I’ve had people I’d been on several great dates with just disappear for months, only to message me again as if nothing happened. And from my discussions with others, it’s obvious this is considered a normal part of modern dating.

Amusingly, when they aren’t harassing me, real estate agents seem to enjoy ghosting too. I can’t remember how many properties I have sent repeated queries about without any response from the agent.

One property I liked, so I sent an email to the agent. Then another email. Then a text message (this is over the course of about a month). Finally, the agent responded that they weren’t able to arrange an inspection. OK, fine.

Over the next two months, I messaged a couple more times, checking in and expressing my interest, only to have the same text message that he couldn’t arrange an inspection. Imagine my surprise then when I saw online that an inspection was scheduled. No call. No email.

So along I went. When the agent asked my name, I gave it then said I was the person who had inquired five times yet hadn’t been informed of the inspection. His response? Silence, followed by asking for my mobile number (which he, of course, already had).

For both dating and house hunting, I wonder if they go by the theory of “If I don’t admit to it, maybe I’ll get away with it?”.

In another circumstance, my partner queried a property that was advertised as ‘priced to sell’. After several emails and text messages to the agent then emailing and calling the real estate agency itself, he finally got a response weeks later, saying his email had gone into a spam filter. So, it would seem, had his text messages and phone calls.

A culture of inequality

As a female-presenting person on online dating, I’ve encountered my fair bit of misogyny and sexism.

It’s very common for men to immediately sexualise a conversation even when I’m clear in my profile that I want to actually engage with a person, not just their body.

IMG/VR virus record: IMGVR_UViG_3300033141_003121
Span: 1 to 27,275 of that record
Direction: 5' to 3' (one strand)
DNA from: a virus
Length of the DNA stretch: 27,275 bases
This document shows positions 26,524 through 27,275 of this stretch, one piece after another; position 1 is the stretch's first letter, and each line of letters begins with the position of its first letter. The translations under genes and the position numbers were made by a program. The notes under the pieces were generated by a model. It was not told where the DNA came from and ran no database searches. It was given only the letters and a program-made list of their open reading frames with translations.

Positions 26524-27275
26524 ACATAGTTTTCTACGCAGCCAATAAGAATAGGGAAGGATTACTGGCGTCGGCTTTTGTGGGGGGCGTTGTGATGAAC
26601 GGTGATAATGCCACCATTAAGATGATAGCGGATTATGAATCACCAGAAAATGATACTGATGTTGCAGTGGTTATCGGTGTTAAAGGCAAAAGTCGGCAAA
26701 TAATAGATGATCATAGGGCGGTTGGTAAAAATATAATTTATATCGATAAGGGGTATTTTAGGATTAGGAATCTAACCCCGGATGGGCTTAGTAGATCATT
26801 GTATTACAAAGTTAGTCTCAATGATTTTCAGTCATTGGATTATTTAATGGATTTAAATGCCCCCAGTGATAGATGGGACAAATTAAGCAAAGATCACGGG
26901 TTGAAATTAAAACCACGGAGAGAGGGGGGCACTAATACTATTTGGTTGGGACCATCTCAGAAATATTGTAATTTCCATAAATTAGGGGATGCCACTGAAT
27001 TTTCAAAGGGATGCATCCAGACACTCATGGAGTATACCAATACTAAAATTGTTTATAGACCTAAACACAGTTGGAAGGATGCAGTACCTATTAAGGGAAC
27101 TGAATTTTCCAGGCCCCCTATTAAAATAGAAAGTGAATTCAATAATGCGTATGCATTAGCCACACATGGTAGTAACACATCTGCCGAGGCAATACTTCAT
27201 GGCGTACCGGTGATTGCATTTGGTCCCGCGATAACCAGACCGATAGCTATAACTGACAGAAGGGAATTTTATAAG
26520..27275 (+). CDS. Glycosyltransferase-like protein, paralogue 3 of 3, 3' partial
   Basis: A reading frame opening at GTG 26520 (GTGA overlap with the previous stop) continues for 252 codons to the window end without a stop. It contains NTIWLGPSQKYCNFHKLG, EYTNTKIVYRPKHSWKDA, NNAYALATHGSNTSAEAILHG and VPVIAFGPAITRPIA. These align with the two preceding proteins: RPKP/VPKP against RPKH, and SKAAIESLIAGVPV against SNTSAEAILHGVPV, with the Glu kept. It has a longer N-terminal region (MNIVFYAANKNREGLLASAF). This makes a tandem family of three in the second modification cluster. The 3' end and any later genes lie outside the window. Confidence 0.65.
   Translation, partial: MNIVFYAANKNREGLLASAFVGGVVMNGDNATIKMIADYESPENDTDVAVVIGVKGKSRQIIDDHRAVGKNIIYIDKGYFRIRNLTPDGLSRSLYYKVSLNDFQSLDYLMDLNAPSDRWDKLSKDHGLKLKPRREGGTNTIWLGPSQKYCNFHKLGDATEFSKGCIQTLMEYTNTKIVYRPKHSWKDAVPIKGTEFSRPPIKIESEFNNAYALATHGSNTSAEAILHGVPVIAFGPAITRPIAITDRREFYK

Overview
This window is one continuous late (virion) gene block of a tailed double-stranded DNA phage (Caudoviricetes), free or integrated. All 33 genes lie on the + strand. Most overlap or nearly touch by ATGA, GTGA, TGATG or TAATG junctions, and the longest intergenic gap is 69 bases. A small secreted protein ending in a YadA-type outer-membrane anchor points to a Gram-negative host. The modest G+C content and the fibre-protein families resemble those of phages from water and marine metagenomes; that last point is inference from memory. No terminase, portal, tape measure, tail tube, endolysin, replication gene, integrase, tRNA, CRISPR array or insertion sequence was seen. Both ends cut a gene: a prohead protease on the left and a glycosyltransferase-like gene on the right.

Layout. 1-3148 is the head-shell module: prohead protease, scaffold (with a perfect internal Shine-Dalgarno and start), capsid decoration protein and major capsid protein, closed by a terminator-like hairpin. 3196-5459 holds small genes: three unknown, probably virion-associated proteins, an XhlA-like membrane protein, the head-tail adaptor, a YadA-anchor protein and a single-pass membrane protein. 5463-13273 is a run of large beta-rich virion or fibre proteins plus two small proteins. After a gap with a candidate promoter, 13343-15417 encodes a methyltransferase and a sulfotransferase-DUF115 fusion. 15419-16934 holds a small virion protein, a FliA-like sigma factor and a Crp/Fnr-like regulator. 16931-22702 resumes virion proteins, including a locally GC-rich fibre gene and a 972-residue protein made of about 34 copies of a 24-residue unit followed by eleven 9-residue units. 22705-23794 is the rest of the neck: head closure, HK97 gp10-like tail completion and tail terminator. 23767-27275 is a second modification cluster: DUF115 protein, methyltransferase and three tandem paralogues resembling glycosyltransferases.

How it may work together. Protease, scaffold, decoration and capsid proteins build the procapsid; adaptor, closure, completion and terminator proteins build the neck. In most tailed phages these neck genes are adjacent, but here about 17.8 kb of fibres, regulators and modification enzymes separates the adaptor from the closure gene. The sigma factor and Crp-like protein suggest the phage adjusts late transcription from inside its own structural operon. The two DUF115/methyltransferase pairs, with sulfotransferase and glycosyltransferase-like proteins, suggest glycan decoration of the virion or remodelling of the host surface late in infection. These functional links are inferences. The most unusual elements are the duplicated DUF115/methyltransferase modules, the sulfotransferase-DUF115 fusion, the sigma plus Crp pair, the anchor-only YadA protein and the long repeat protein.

Sadly, that’s also the case with some property advertising, which uses imagery that’s as bad as some of the profile pictures I’ve seen of men posing with blow-up dolls, or groping wax figures at Madame Tussauds.

If you don’t believe people would actually set that as their primary profile photo, I have the screenshots to prove it.

Rising costs and dropping standards

Like so many people experience while online dating, the cost/benefit ratio tends to shift over time. We start off all full of energy and enthusiasm, certain we’re going to find the right person/place. We know what we want and set our standards high.

Then the weeks go by. The disappointments happen as you meet (or inspect) and find that the perfect-looking profile hid a lot of flaws. We despair that we’ll never find our dream.

And so you let your standards slip. Maybe I could go a bit older? Maybe the façade doesn’t need to be that nice? Maybe a little extra travel time is worth it?

And as this happens, your time spent on the apps increases, as we look wider and wider for the dream that somehow never seems to be a reality.

As you can tell, I’ve gotten to the stage with house hunting that I need to make fun of it so I don’t go crazy with frustration.

However, on a serious note, when people advertise properties with modifications that breach fire regulations, omit details of dangerous construction methods and refuse to take responsibility for lies and misinformation, they are putting people at very real risk.

After all, a home is a long-term commitment—not something you can easily break up with.